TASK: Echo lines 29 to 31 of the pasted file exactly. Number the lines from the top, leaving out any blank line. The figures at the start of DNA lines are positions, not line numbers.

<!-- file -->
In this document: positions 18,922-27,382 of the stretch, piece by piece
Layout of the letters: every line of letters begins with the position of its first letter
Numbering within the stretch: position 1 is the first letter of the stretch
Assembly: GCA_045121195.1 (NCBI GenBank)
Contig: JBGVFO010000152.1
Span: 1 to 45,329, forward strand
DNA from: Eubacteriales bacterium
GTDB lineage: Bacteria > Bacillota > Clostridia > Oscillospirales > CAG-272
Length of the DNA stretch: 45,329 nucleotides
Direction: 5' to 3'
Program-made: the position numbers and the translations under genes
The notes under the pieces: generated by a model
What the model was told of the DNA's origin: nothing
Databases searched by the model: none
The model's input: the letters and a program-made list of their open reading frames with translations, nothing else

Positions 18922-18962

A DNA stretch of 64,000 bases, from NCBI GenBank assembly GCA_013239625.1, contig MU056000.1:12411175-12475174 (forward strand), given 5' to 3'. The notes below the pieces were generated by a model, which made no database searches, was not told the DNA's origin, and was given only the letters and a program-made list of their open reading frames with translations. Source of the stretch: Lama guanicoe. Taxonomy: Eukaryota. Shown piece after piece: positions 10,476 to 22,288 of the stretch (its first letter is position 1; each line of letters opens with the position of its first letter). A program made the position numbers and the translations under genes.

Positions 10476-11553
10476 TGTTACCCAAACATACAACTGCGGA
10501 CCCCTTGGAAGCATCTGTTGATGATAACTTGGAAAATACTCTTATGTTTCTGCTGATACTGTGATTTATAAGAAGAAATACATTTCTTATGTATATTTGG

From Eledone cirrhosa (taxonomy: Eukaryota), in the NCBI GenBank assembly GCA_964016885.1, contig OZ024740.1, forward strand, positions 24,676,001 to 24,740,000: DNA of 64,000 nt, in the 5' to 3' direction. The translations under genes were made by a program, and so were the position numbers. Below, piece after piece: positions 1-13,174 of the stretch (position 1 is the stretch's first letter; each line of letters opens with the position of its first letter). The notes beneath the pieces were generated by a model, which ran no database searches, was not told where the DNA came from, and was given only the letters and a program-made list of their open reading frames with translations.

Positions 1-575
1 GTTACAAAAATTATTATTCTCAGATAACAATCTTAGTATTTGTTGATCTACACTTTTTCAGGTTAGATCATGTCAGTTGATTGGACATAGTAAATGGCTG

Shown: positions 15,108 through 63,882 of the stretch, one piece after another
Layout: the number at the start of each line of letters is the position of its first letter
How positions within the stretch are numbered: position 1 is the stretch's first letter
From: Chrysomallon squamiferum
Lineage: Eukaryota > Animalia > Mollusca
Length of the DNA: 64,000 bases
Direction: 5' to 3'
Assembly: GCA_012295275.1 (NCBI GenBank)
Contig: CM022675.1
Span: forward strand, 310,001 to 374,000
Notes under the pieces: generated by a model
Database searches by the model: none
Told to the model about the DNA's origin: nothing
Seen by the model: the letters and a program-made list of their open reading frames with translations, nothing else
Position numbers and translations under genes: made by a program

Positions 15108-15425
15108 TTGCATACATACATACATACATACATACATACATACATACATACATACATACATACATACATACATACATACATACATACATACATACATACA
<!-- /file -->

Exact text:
Length of the DNA: 64,000 bases
Direction: 5' to 3'
Assembly: GCA_012295275.1 (NCBI GenBank)